How forgiveness healed Jane Eyre


(Charlotte Bronte, author of Jane Eyre)

“Life appears to me too short to be spent in nursing animosity or registering wrongs” (Helen Burns)

“Be transformed by the renewing of your mind” (Romans 12:2)

If I had to identify three powerful spiritual lessons in Jane Eyre, I would choose The Power of Prayer (Jane is very much a praying person, and so becomes Mr. Rochester), The Power of God’s Providence (a central theme in the details of the novel), and The Healing Power of Forgiveness. Other spiritual lessons involve Jane’s heroic perseverance, her incredibly prudent advice on how to respond to strong temptations (after her failed marriage at Thornfield), and her quest for an equality of justice and a full life. But in this note I am focusing in on the transformative power of forgiveness in the life of Jane Eyre.

If we look at the life of another unloved or mistreated orphan, Heathcliff, in sister Emily’s Wuthering Heights, we see in a rather dramatic way what the consequences of unforgiveness can ultimately lead to: a life focused on revenge and retribution in practically demonic proportions. In fact, Charlotte Bronte had this to say about Heathcliff: ““Heathcliff, indeed, stands unredeemed; never once swerving in his arrow-straight course to perdition….” That Jane Eyre’s life turned out to be dramatically more virtuous and fruitful than Heathcliff’s is due to the transformative power of forgiveness (a lesson, indeed, well worth learning!).

I don’t need to recount in detail how Jane, the orphan, was hated by her Aunt, Mrs. Reed, the person most responsible for showing love to Jane. But apparently Mrs. Reed was enraged by the fact that her now deceased husband had shown a particular fondness for Jane above and beyond his own children, a perplexity Mrs. Reed even had difficulty disengaging herself from on her deathbed (when Jane had come to extend forgiveness to her). But at least Mrs. Reed showed evidence of a conscience by letting Jane know how she had once deceived Jane out of receiving an inheritance. It is interesting to note that in Wuthering Heights Hindley was jealous of his father’s affection for Heathcliff, and this situation spurred Hindley’s hatred of and mistreatment of Heathcliff, so there are parallel themes in Jane Eyre and Wuthering Heights, but with different results (when Jane finally returns to Gateshead it is with forgiveness in her heart, but when Heathcliff returns to Wuthering Heights after his mysterious absence his heart is filled with malice).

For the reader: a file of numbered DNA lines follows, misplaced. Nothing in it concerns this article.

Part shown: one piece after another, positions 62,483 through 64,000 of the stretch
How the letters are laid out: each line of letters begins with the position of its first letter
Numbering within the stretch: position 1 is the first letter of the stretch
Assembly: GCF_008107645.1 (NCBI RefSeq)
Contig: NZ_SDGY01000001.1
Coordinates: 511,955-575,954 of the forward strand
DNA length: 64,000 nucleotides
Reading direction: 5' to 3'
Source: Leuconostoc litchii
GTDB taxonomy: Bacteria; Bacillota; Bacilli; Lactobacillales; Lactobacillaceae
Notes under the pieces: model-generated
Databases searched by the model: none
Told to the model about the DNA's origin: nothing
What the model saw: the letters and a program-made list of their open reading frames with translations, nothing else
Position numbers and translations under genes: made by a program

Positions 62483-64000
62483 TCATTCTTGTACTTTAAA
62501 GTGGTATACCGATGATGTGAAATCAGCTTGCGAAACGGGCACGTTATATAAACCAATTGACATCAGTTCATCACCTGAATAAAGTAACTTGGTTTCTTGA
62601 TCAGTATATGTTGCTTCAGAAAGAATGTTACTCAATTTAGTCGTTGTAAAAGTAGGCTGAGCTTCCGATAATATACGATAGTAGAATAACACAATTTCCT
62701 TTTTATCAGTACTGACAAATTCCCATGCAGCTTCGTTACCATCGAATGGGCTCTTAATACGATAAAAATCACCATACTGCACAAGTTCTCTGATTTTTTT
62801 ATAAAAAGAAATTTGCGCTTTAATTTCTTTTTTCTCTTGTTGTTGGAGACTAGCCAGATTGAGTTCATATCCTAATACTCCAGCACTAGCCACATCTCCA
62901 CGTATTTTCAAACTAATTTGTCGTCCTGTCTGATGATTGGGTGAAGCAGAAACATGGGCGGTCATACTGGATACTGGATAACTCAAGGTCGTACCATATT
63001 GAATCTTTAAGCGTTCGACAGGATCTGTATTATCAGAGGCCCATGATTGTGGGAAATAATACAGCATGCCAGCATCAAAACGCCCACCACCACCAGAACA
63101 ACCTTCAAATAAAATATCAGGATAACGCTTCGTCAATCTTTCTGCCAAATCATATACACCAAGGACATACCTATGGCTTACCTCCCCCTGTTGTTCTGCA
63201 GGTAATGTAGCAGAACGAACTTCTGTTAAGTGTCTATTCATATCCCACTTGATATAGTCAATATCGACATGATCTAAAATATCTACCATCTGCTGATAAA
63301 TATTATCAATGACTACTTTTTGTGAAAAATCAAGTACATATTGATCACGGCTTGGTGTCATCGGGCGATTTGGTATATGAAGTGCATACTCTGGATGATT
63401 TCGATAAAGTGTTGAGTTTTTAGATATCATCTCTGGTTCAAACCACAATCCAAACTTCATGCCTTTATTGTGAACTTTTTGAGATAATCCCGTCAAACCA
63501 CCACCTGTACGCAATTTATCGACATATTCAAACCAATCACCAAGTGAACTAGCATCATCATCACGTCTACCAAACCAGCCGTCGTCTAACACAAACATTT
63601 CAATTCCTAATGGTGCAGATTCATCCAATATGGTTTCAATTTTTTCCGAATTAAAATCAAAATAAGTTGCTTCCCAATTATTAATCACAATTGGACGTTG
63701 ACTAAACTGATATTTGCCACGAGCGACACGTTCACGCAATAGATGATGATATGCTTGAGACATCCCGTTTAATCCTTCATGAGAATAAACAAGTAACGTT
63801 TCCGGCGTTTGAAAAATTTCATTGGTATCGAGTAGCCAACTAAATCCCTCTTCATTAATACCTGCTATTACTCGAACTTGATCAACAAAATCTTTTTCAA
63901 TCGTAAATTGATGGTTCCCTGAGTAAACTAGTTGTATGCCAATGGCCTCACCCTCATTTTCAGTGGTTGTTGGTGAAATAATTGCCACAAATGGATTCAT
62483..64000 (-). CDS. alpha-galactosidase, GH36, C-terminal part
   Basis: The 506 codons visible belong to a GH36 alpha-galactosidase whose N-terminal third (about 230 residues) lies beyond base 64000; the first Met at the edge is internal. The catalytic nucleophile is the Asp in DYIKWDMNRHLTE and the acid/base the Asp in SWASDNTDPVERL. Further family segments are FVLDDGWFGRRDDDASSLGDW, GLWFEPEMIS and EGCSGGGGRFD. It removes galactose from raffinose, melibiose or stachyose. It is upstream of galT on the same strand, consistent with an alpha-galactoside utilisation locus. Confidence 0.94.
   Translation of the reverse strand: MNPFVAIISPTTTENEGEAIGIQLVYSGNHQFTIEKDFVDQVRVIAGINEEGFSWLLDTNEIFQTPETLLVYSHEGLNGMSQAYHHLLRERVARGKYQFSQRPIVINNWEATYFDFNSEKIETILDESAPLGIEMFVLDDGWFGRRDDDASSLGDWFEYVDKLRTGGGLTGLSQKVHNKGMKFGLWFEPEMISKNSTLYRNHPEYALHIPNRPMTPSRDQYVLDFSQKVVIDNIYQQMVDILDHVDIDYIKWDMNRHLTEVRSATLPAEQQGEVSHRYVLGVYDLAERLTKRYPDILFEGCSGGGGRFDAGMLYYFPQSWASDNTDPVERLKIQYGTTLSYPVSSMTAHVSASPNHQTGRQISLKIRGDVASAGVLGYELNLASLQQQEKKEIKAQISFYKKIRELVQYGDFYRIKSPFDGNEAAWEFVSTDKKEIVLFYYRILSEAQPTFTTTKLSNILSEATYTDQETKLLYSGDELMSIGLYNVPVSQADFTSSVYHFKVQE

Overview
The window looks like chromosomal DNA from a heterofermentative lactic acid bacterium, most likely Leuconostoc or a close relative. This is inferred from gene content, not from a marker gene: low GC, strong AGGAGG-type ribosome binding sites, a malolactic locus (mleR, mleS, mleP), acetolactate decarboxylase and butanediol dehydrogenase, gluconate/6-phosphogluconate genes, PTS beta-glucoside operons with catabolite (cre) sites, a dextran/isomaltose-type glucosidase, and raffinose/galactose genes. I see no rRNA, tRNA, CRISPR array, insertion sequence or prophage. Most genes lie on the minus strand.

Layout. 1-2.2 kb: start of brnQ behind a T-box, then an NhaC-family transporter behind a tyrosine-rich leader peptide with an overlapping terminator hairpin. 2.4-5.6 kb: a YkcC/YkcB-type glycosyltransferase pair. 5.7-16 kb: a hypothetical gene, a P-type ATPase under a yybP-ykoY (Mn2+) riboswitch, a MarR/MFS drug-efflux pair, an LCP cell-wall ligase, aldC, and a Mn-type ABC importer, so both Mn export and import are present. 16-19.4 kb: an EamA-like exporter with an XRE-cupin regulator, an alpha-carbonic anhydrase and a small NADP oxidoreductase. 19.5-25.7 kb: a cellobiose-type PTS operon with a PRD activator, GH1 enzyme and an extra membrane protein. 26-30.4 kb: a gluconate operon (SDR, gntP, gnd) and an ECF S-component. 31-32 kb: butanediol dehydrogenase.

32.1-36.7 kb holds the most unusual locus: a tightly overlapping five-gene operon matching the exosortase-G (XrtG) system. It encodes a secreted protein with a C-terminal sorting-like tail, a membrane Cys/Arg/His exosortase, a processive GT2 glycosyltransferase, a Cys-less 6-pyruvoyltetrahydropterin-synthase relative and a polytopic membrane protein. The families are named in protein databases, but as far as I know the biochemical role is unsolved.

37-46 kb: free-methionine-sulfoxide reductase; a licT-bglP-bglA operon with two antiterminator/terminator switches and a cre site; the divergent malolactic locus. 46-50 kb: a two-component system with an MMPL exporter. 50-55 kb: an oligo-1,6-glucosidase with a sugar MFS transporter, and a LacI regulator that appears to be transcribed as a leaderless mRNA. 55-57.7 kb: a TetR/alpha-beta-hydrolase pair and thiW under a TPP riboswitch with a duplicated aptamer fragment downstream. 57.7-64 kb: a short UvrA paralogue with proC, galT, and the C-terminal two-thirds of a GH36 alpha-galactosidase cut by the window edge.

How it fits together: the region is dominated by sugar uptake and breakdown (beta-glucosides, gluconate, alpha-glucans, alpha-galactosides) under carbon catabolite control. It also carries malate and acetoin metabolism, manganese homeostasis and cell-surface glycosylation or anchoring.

So now we come to the crux of the story regarding the power of forgiveness. Jane’s cruel Aunt, Mrs. Reed, decides to say good riddance to Jane and ships her off to that dreaded boarding school for orphans run by the infamous Mr. Brockelhurst, Lowood. But perhaps there is a glimmer of hope in Jane’s heart as she travels to Lowood, perhaps she remembers that hymn sung to her by Bessie, that “God cares for the poor orphan child.” Perhaps there might be some sort of spiritual guide at Lowood who will help Jane through the difficult years ahead (many years later Mr. Rochester said this to Jane: “Eight years [at Lowood]! you must be tenacious of life.”).

Ok, so we all know that Helen Burns was Jane’s friend and classmate at Lowood; in fact, Helen was (practically speaking) Jane’s spiritual guide and virtually her Guardian Angel (Jane does indeed refer to her as an angel) at the school. Both Jane and Helen have suffered immensely due to the punishments doled out to them at Lowood, not to mention the deplorable living conditions. But under these distressing conditions Helen has maintained her tranquility of spirit and peace of heart. Helen, a remarkable girl of deep spiritual insight, will teach Jane an extremely valuable life lesson: that Jane will be happier (and lead a fuller life) forgiving those who have harmed her, all of which is consistent with the teachings of the Gospels. Here, then, with Jane speaking first, is the remarkable conversation between Helen and Jane that will have a profound impact on Jane’s life:

“But I feel this, Helen; I must dislike those who, whatever I do to please them, persist in disliking me; I must resist those who punish me unjustly. It is as natural as that I should love those who show me affection, or submit to punishment when I feel it is deserved.”

“Heathens and savage tribes hold that doctrine, but Christians and civilized nations disown it.”

“How? I don’t understand.”

“It is not violence that best overcomes hate — nor vengeance that most certainly heals injury.”

“What then?”

“Read the New Testament, and observe what Christ says, and how He acts; make His word your rule, and His conduct your example.”

“What does He say?”

“Love your enemies; bless them that curse you; do good to them that hate you and despitefully use you.”

“Then I should love Mrs. Reed, which I cannot do; I should bless her son John, which is impossible.”

In her turn, Helen Burns asked me to explain, and I proceeded forthwith to pour out, in my own way, the tale of my sufferings and resentments. Bitter and truculent when excited, I spoke as I felt, without reserve or softening.

Helen heard me patiently to the end: I expected she would then make a remark, but she said nothing.

“Well,” I asked impatiently, “is not Mrs. Reed a hard-hearted, bad woman?”